Installation of overhead crane
Installation of overhead crane: Learn more about the process of installing an overhead crane, including what happens between the moment you sign a purchase order and the time the installers arrive with your crane on their trucks. Whether this is your first crane installation or you've done a few, we hope you can learn something to keep your next project on track, on budget, and your workers safe.
We know how many moving parts and pieces there are during an overhead crane installation because we are one of the leading manufacturers and installers of overhead crane systems.
What Occurs Before the Installation of an Overhead Crane System?
The quotation process is where any particular considerations for an overhead crane installation begin. During this time, the overhead crane installer will look over generic crane equipment designs as well as blueprints or building floor plans to give their best estimate of how long it will take to install an overhead crane in the customer's company.
In the quote, the crane installer will specify a window or time frame in which they believe the crane installation will be completed. This can take anything from 2 to 10 working days, with more comprehensive or intricate crane installations taking longer. Once they've brought the cranes, trucks, materials, and all other installation equipment on-site, they won't be able to break up their time or stop and restart the crane installation without significantly increasing the cost of the crane installation.
After receiving a purchase order, the overhead crane manufacturer will begin constructing and erecting the crane, which can take anywhere from 2 to 12 months.
- The installer will contact the client or general contractor about a month before the projected completion date to establish contact with the necessary parties. The following will be established at this initial contact:
- Introductions between the installers and the general contractor or other personnel involved in the installation process.
- Make an appointment to come out and assess the job site or facility.
- Agree on a timeframe for installation. Please keep in mind that this is a continuous process, and the date may vary as a result of production schedules or construction delays.
- Set up a weekly status call to check on the project's progress. This helps maintain an open communication channel so that any concerns or obstacles that may affect the installation timeline may be handled.
Before installing an overhead crane, the installer will need to acquire their bearings, understand the layout, and identify any potential risks or impediments at the prospective structure or working site. They'll think about and analyze the following items while they're on the job:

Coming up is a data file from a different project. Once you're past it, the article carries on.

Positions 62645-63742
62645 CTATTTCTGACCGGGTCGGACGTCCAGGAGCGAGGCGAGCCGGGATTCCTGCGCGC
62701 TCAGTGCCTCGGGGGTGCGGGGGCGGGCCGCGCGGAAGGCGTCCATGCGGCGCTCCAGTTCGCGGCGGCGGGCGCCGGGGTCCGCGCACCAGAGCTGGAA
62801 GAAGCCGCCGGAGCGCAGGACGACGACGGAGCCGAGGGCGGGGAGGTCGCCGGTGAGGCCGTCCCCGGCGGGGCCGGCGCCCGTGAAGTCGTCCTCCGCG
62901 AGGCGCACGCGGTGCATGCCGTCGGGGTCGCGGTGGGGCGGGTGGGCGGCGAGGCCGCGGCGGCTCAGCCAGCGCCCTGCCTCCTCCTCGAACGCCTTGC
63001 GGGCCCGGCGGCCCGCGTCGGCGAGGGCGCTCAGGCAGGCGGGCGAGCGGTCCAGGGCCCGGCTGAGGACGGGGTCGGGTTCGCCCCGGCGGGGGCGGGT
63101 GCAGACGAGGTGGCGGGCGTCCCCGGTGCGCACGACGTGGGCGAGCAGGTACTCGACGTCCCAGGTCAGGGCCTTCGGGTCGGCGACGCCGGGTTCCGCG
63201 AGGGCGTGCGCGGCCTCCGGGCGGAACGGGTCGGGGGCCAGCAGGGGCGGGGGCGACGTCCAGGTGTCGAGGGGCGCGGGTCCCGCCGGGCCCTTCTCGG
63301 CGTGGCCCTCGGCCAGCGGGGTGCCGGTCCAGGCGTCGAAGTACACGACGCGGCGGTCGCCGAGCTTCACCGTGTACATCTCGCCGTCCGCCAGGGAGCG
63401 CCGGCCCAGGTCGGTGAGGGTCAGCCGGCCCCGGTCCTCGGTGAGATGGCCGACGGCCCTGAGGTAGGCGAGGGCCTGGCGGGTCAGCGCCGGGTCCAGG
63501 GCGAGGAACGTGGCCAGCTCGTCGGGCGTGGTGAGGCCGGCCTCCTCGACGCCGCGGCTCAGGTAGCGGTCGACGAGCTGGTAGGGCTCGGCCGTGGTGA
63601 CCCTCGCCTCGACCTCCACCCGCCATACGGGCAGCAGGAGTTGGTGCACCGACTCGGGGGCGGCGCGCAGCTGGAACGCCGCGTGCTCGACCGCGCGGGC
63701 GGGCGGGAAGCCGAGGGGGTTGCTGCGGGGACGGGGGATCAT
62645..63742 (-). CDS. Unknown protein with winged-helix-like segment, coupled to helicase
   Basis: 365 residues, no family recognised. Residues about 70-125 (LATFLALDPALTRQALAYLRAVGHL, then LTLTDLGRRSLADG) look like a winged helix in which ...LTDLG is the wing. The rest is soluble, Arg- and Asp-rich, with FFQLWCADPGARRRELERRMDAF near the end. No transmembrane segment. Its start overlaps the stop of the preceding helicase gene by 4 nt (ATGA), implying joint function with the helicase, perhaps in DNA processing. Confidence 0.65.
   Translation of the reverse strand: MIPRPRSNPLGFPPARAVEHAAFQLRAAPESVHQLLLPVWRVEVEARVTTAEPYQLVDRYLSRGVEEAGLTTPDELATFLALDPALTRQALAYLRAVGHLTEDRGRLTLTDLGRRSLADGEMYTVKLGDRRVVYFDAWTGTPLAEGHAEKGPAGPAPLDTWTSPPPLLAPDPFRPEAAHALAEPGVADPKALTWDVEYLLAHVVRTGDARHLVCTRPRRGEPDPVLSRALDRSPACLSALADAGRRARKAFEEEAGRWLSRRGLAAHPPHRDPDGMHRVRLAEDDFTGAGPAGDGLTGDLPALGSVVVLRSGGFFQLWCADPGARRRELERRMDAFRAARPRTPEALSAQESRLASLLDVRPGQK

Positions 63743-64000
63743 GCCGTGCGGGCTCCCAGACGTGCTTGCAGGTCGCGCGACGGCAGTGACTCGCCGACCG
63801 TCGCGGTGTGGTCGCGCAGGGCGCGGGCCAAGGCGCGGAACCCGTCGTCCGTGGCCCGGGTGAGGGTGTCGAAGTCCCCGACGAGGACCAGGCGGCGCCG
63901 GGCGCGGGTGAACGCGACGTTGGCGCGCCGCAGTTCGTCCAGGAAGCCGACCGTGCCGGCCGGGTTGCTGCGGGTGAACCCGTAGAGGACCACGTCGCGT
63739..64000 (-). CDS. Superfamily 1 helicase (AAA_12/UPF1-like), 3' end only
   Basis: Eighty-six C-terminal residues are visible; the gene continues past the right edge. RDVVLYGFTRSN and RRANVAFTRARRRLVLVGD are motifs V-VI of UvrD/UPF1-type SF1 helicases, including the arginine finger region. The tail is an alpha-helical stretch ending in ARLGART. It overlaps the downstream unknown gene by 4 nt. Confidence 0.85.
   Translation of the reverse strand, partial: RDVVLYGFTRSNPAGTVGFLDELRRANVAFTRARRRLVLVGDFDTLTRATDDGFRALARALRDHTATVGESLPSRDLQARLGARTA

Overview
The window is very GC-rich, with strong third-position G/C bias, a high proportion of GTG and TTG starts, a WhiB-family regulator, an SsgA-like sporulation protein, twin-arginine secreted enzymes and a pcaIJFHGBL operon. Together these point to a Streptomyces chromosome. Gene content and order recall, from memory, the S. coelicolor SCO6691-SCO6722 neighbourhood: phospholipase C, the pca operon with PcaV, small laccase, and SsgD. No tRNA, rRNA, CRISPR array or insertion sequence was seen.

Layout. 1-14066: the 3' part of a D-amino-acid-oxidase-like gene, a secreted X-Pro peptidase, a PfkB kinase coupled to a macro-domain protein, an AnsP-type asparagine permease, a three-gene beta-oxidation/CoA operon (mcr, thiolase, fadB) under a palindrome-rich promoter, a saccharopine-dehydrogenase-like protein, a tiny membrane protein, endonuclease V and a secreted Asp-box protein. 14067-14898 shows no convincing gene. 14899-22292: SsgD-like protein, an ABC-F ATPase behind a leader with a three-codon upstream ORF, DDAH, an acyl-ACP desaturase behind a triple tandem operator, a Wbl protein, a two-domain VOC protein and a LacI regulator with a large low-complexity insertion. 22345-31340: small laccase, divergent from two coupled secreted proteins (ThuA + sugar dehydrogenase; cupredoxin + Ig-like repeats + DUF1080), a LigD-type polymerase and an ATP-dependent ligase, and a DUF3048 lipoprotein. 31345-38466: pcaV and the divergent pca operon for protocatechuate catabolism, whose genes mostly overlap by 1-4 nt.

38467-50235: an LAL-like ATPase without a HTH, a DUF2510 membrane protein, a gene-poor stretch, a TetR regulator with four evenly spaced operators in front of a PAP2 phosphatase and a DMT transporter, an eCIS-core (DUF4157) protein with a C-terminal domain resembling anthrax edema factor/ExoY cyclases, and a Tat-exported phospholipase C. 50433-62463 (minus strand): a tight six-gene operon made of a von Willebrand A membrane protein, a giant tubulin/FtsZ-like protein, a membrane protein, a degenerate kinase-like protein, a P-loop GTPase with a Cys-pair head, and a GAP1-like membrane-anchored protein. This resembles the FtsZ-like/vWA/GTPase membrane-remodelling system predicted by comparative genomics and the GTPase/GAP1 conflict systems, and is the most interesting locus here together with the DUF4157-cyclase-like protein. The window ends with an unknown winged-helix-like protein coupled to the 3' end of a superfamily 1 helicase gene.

- The scope of the project
- Area for installation
- Determine any potential dangers.
- Details for existing runways or new runways under development
Evaluate the Scope of Work
The installer will receive a copy of the purchase order once you've signed an agreement to buy an overhead crane. Your overhead crane installer will call you after receiving the purchase order and set up a time to visit the project site and speak with your team. A Maintenance Supervisor or Plant Manager for an installation at an existing plant, or a General Contractor for a new construction site, usually attends this conference.
Installers should look at any signed permission drawings and building prints to get a sense of the space they'll be operating in, as well as the span and length of the runway structure that the overhead crane will be using.
They'll also start developing a list of the equipment and materials that will be required for installation. This can include things like:
- Semi trucks, trailers, and flatbeds are all examples of commercial vehicles.
- Generators and mobile installation cranes to hoist the bridge and runway beams
- Scissor lifts are a type of lift that uses a pair of scissors.
- Personal fall prevention and other personal safety items are available (PPE)
The crane installer also needs to figure out how to gain entry to the building to bring in their tools and materials. Because the cranes will be put into flatbed trailers and carried onto the site, they will require open and unobstructed access for vehicles, mobile cranes, and workers to move freely in and out of the facility.
The installer will want a clear image of the overhead crane installation timeframe when working with the facility's General Contractor or Production team. They'll need to know if any production or construction concerns could cause the crane installation to be delayed.
Review the Area Where the Overhead Crane Will Be Installed
The overhead crane installers will spend a significant portion of their site visit examining the region where the crane will be positioned. On a new construction project, they'll begin roping off the area to give the General Contractor an idea of how much space they'll need to clear during the crane installation.